Author(s): Ageno W, BeyerWestendorf J, Garcia DA, LazoLangner A, McBane RD,
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Abstract Venous thromboembolism (VTE) is a serious and often fatal medical condition with an increasing incidence. The treatment of VTE is undergoing tremendous changes with the introduction of the new direct oral anticoagulants and clinicians need to understand new treatment paradigms. This manuscript, initiated by the Anticoagulation Forum, provides clinical guidance based on existing guidelines and consensus expert opinion where guidelines are lacking. In this chapter, we address the management of patients presenting with venous thrombosis in unusual sites, such as cerebral vein thrombosis, splanchnic vein thrombosis, and retinal vein occlusion. These events are less common than venous thrombosis of the lower limbs or pulmonary embolism, but are often more challenging, both for the severity of clinical presentations and outcomes and for the substantial lack of adequate evidence from clinical trials. Based on the available data, we suggest anticoagulant treatment for all patients with cerebral vein thrombosis and splanchnic vein thrombosis. However, in both groups a non-negligible proportion of patients may present with concomitant bleeding at the time of diagnosis. This should not contraindicate immediate anticoagulation in patients with cerebral vein thrombosis, whereas for patients with splanchnic vein thrombosis anticoagulant treatment should be considered only after the bleeding source has been successfully treated and after a careful assessment of the risk of recurrence. Finally, there is no sufficient evidence to support the routine use of antithrombotic drugs in patients with retinal vein occlusion. Future studies need to assess the safety and efficacy of the direct oral anticoagulants in these settings.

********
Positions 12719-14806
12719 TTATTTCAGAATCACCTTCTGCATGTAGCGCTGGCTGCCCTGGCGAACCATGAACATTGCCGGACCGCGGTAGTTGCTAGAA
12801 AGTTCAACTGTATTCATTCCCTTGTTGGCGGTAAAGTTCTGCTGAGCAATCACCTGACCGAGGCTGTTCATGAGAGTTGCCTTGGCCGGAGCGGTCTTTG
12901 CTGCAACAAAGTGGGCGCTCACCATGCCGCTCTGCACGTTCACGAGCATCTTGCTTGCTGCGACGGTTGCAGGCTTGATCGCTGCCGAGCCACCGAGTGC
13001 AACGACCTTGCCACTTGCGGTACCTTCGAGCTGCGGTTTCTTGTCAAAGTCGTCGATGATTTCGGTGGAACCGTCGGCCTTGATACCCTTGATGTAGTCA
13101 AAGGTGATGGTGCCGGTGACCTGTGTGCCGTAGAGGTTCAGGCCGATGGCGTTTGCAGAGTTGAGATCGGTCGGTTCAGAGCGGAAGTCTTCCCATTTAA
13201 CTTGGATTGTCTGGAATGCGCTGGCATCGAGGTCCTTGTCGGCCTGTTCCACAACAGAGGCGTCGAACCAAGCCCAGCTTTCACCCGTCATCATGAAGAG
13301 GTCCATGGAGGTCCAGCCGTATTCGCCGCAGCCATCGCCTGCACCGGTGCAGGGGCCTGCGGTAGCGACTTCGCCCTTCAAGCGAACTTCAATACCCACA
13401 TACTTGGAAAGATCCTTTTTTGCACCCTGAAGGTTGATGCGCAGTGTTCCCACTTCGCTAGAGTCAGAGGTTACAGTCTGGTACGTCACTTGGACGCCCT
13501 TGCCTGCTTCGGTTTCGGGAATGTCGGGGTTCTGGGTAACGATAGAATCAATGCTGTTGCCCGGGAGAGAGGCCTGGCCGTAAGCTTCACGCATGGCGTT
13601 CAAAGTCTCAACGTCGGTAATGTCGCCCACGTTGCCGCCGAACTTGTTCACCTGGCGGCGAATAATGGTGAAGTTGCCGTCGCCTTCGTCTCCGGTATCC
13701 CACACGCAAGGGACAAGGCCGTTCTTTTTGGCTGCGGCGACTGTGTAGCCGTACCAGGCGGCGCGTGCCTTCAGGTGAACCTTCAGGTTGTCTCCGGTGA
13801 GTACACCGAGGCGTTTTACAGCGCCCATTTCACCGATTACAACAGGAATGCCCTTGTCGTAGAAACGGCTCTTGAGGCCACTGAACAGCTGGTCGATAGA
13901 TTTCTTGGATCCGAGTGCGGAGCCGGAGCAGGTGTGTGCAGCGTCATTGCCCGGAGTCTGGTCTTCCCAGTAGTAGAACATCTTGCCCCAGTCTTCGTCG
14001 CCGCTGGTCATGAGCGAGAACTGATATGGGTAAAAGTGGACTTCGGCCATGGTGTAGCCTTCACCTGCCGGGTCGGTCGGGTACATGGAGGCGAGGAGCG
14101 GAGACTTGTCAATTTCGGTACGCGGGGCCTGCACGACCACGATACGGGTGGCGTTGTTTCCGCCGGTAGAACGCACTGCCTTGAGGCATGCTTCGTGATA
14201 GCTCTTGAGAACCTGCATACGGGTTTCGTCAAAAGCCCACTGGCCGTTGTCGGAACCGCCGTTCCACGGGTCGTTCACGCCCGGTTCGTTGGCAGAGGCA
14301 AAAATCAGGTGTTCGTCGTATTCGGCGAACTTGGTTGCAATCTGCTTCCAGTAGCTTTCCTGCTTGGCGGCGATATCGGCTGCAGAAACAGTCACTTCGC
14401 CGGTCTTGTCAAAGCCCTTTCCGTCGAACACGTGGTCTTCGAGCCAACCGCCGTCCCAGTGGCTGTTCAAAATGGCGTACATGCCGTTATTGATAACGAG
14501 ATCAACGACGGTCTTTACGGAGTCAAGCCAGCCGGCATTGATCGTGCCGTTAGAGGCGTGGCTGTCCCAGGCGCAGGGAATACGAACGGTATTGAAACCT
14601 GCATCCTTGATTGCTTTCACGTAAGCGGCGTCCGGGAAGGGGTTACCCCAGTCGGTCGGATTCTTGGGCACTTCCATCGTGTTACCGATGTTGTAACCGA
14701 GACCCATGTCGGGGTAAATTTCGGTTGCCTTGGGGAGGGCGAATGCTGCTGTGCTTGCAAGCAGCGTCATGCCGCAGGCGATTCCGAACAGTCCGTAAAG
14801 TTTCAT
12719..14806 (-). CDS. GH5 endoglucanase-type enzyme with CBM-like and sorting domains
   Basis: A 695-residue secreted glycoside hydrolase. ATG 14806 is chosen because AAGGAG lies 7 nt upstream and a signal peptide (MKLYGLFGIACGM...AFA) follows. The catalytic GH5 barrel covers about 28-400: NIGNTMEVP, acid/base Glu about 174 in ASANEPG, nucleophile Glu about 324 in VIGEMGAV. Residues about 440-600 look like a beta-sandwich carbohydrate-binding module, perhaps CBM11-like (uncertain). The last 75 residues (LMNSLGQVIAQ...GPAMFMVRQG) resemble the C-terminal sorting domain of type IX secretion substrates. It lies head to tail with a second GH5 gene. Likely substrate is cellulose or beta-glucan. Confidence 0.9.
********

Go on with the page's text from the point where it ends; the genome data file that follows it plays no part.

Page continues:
This article was published in J Thromb Thrombolysis
and referenced in Journal of Clinical Case Reports